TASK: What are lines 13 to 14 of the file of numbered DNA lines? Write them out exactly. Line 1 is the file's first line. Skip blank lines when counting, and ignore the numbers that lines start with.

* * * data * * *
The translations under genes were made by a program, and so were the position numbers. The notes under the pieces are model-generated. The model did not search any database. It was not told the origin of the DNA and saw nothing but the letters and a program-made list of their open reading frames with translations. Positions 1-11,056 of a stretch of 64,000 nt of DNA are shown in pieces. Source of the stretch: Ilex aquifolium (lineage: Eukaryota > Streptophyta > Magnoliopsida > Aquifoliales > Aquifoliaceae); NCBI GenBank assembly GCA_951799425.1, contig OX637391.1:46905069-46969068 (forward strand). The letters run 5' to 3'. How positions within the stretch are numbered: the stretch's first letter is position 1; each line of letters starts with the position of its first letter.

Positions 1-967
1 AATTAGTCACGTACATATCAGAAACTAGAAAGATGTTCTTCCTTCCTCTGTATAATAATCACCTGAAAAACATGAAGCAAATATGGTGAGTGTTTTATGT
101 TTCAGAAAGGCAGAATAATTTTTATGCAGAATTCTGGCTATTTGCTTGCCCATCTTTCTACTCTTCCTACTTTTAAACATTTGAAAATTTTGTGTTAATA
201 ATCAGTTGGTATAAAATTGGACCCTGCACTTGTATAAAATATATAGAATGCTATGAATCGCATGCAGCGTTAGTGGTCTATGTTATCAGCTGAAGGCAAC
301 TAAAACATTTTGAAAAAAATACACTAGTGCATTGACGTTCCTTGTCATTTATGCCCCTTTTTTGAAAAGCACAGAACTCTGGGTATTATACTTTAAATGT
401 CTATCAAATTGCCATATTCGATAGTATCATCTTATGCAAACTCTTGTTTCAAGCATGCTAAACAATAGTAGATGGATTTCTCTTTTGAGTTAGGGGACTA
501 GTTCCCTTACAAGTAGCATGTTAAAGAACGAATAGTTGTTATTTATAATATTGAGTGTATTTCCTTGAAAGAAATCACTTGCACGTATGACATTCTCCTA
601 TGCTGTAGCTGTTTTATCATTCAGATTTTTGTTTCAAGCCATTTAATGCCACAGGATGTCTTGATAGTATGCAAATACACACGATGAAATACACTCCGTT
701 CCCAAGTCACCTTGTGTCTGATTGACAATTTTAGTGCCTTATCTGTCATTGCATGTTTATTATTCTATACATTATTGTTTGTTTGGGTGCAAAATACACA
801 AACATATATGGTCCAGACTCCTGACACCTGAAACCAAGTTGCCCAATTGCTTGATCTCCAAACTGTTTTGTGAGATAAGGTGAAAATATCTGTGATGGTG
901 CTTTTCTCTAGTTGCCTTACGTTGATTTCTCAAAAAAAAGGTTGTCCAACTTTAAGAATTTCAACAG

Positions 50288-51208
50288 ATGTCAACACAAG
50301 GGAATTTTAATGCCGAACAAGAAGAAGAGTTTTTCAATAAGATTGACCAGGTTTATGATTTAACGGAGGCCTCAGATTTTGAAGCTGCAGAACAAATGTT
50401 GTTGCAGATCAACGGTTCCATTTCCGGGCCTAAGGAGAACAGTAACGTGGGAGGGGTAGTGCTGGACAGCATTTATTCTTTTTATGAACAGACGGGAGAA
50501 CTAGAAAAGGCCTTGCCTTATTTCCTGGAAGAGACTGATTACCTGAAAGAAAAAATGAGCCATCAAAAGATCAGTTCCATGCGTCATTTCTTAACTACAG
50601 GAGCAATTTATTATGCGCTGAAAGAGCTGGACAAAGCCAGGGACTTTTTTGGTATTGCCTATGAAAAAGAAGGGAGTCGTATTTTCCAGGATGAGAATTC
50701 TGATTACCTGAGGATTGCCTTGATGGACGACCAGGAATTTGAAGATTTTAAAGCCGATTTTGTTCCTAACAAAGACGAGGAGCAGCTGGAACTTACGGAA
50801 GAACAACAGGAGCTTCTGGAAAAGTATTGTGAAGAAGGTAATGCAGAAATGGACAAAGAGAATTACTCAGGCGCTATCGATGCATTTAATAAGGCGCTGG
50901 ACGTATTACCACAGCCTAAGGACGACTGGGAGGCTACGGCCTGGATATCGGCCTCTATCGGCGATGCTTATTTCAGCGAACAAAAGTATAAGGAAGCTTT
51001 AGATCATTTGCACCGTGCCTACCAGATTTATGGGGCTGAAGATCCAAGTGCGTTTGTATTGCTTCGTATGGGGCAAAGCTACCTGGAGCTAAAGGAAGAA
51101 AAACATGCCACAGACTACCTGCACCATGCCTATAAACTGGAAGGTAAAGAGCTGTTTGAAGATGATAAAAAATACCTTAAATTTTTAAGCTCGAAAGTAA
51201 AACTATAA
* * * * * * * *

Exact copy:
Positions 50288-51208
50288 ATGTCAACACAAG